Oct 7, 1988 CE: Operation Breakthrough

Oct 7, 1988 CE: Operation Breakthrough

On October 7, 1988, a hunter reported three gray whales (Eschrichtius robustus) trapped in pack ice near Point Barrow, Alaska, United States. The rescue effort that followed, nicknamed “Operation Breakthrough,” involved regional, national, and international cooperation.


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On October 7, 1988, a hunter reported three gray whales (Eschrichtius robustustrapped in pack ice near Point Barrow, Alaska, United States. He immediately used a chainsaw to enlarge holes in the ice so the whales (all juveniles) could breathe more easily. The ice was too thick for him to cut a path to the open sea of the Arctic Ocean, however.

The rescue operation to free the three whales—given the Inupiat names Putu, Siku, and Kanik—was called “Operation Breakthrough.” Operation Breakthrough was ultimately a million-dollar effort that involved cooperation between regional, national, and international organizations. Members of Operation Breakthrough included the indigenous Inupiat communities of northern Alaska, oil companies drilling in Alaska’s North Slope region, the Alaska National Guard, the U.S. government's National Oceanic and Atmospheric Administration (NOAA), Greenpeace, and even the Soviet Union.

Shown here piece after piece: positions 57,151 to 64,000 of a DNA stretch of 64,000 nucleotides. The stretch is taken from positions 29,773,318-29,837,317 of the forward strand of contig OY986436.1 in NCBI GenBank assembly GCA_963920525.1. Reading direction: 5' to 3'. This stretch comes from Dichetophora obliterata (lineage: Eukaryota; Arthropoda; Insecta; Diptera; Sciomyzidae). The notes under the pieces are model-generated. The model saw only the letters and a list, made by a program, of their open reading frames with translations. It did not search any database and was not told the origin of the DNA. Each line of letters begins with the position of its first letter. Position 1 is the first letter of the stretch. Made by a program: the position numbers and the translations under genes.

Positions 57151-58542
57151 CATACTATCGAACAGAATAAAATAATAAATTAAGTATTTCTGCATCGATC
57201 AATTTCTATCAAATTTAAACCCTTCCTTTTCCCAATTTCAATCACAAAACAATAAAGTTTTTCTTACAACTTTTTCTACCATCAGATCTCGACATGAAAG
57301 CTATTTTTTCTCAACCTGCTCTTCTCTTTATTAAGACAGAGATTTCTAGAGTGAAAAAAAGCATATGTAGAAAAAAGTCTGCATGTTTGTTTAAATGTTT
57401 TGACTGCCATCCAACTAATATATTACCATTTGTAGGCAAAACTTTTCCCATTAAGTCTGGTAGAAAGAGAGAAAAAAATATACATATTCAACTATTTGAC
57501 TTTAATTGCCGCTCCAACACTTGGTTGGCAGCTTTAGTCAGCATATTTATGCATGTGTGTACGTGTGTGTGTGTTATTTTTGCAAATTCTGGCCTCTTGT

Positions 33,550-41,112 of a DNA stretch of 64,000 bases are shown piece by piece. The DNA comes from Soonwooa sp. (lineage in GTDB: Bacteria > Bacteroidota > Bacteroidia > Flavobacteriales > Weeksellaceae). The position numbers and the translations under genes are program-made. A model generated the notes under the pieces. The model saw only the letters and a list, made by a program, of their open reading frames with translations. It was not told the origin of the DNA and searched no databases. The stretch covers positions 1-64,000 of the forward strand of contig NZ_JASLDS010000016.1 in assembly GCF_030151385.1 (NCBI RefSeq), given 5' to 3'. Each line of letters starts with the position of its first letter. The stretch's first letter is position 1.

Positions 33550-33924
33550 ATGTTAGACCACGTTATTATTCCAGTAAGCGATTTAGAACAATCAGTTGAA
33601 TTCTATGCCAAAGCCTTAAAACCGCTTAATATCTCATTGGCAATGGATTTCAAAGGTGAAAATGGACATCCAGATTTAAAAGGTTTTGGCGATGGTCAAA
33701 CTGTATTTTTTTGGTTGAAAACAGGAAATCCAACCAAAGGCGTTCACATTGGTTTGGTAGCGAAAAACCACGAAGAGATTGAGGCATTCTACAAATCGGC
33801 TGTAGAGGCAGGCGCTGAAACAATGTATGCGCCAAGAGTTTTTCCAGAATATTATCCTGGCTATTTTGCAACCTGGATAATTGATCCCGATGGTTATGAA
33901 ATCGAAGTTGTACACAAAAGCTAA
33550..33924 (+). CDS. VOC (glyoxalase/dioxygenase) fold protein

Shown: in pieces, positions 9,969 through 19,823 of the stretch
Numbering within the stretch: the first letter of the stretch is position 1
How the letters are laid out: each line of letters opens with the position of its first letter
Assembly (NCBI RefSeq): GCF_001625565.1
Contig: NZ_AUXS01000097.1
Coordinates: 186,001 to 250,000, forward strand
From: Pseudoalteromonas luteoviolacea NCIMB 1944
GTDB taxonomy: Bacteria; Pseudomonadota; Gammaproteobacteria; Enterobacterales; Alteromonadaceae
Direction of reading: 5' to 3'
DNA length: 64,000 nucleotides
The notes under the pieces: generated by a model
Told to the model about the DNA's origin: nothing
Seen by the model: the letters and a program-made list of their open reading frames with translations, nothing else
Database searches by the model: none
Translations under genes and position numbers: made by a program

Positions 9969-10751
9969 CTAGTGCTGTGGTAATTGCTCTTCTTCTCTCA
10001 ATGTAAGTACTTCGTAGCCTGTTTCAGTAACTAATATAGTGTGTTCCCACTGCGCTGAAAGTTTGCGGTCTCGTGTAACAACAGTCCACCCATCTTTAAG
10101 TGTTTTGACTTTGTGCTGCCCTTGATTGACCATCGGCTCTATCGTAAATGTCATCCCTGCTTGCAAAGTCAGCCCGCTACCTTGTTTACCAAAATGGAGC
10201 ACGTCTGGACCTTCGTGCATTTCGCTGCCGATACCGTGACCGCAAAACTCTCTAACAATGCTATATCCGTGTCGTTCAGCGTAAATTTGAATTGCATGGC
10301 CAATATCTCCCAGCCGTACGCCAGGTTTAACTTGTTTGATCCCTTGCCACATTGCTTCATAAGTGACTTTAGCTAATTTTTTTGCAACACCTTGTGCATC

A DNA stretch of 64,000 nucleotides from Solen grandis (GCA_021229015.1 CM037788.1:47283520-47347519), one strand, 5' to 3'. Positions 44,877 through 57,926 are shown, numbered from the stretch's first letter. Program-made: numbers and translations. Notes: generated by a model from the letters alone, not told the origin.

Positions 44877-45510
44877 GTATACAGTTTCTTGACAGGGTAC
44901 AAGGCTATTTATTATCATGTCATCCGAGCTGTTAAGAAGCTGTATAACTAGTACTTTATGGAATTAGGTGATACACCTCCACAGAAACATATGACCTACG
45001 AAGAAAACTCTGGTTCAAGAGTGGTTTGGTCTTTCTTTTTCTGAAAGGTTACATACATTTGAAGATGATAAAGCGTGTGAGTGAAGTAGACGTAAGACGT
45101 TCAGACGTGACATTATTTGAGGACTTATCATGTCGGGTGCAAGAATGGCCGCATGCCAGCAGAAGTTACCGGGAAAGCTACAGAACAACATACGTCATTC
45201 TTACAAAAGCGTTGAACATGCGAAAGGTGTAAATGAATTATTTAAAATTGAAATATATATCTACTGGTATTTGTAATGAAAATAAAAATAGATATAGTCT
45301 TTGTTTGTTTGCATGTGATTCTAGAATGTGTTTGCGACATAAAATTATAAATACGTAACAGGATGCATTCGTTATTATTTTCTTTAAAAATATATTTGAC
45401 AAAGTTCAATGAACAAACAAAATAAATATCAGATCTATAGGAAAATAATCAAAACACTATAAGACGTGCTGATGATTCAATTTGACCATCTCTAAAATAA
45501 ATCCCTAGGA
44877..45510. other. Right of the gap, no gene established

Operation Breakthrough may have worked, although the smallest, weakest whale (Kanik) died before the Soviet icebreakers cleared a path to the ocean. Radio tags were not attached to Putu and Siku, and they were not seen entering the ocean. Many observers assume the whales swam there.

Scientists were skeptical of Operation Breakthrough. “Speaking strictly from a biological standpoint, (a rescue) doesn't make sense,” said one marine biologist. “That's natural mortality. The ones that make mistakes, the ones that are weaker, are the first that are going to die. And there is a reason for that. That's what keeps the population strong.”

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National Geographic Society
National Geographic Society
Last Updated

October 19, 2023

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